Moralizing Anger As Always Sin


Be angry, and do not sin.

-Psalm 4:4a & Ephesians 4:26a, NKJV

Let all bitterness, wrath, anger, clamor, and evil speaking be put away from you, with all malice.

-Ephesians 4:31, NKJV

I purposefully placed these two verses together to highlight the confusion within evangelical Christianity as far as it comes to the emotion of anger. Too often, verse thirty-one is followed while the command in verse twenty-six, which is quoting a Psalm, is ignored.

“Be angry” is a command. God is telling us in two places in the Bible to experience this emotion. It must not be a sin to experience anger since God is commanding us to do so.

Plus, why add the qualifier “and do not sin” if being angry is already sin?!

Anger is the faithful spouse’s friend during the time of infidelity discovery and exiting from a relationship with a remorseless cheater. The anger says that the faithful spouse did not deserve to be cheated on and lied to. That is truth. Any other reaction to such a situation–e.g. quiet acquiescence or depression–suggests the faithful spouse is believing a lie–namely, that they are to blame for their own victimization.

I do not recommend believing or accepting lies.

My rigid religious ex-in-laws were very anger-negative. They would moralize anger as always wrong and passed such a moralization onto their child. All of this was difficult and confusing to me at the time as I needed the anger to reset violated boundaries but was being told I was sinful to feel such anger.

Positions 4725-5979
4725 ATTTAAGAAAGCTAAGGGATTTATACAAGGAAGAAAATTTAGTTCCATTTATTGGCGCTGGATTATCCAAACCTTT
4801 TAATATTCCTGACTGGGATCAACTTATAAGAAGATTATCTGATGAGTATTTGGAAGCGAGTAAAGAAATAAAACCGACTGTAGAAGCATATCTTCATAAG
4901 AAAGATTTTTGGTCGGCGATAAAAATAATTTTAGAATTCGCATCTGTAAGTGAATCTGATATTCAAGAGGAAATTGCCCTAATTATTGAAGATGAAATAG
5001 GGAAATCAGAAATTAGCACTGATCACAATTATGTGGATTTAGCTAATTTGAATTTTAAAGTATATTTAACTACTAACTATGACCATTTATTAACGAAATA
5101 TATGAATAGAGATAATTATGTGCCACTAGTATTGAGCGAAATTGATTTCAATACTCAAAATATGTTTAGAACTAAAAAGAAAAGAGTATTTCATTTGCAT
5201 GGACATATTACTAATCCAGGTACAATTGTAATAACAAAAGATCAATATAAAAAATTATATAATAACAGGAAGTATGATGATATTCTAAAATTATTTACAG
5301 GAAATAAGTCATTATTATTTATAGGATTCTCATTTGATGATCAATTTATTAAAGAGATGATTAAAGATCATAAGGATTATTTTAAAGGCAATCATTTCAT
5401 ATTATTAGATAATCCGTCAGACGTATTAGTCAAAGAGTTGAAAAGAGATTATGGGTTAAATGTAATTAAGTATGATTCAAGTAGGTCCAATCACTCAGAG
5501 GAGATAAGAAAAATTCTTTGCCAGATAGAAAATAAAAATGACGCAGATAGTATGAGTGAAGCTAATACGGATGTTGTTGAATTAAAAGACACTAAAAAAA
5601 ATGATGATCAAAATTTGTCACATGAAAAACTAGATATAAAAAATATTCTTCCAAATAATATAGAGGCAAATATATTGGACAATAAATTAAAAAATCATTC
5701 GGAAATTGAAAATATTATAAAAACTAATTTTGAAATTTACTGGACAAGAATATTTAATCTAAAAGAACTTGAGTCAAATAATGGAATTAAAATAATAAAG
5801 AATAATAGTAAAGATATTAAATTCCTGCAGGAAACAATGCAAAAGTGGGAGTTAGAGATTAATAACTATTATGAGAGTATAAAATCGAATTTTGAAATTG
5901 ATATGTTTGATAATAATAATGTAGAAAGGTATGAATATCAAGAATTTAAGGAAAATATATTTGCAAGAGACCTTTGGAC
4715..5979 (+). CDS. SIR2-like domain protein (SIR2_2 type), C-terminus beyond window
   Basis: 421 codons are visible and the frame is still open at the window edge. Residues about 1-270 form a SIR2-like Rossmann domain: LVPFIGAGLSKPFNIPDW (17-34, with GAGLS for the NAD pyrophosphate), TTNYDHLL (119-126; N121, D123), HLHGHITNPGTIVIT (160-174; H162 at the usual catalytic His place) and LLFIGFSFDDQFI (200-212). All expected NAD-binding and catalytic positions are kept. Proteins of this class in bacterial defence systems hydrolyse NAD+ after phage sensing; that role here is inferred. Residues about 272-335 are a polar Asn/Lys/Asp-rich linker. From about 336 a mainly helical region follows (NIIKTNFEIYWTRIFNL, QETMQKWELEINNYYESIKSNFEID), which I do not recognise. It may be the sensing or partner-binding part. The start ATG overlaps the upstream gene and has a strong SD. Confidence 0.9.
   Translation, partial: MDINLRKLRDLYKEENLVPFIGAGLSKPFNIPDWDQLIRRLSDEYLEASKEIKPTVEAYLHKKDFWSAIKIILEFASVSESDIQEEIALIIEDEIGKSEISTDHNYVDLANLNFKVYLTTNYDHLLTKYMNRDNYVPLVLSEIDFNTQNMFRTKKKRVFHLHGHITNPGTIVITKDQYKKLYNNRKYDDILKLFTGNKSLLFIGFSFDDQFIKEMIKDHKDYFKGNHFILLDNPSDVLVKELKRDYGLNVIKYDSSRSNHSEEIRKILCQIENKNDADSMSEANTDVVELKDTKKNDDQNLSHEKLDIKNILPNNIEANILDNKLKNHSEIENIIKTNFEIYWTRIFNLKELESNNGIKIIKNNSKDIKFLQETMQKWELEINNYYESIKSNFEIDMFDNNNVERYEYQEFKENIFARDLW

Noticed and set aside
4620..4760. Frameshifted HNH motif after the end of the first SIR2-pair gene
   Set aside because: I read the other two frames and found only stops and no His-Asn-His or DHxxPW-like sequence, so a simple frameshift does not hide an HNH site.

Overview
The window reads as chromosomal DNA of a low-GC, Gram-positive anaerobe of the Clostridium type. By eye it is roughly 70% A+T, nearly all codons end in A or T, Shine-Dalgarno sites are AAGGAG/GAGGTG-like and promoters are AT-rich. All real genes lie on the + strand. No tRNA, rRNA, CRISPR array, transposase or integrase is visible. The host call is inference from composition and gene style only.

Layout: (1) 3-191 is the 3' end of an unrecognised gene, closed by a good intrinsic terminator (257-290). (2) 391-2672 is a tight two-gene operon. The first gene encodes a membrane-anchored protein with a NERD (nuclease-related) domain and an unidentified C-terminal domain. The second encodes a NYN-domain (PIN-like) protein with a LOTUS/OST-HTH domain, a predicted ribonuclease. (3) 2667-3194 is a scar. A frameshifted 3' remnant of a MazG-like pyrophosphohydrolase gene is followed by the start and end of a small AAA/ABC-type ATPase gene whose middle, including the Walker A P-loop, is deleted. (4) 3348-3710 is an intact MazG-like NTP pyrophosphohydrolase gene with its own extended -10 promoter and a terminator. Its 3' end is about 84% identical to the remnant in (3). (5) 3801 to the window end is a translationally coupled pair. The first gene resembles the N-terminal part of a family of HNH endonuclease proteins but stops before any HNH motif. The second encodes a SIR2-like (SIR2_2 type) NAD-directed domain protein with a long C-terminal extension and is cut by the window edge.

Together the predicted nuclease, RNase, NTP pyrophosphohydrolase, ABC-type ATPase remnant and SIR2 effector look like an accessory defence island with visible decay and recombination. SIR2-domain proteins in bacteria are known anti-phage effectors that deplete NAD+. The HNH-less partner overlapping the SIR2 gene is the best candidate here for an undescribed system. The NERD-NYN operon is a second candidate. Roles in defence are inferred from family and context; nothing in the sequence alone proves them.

It not just simply the truth that adultery victims “have a right” to be angry…God commands it!

Yes, it is important that we do not sin in our anger. However, refusing to obey God’s command to be angry is also a sin. Think about that one the next time a moralizing Christian labels anger as sin:

Refusing to obey God’s command to “Be angry” is also a sin.

Anger is not the problem. What called forth the anger is. God is not afraid of His children being angry. He wants us to feel such an emotion. God simply does not want us to misuse the emotion to wrongfully harm others.

1 thought on “Moralizing Anger As Always Sin”

  1. Telling the abused that they are sinning for feeling angry falls into the same category as telling a faithful spouse that they are sinning if they want to leave their soul rapest! It’s blameshifting and gaslighting — drawing the attention and responsibility away from the cause of both. The abuser is now viewed as the victim of an angry, bitter and unforgiving spouse!

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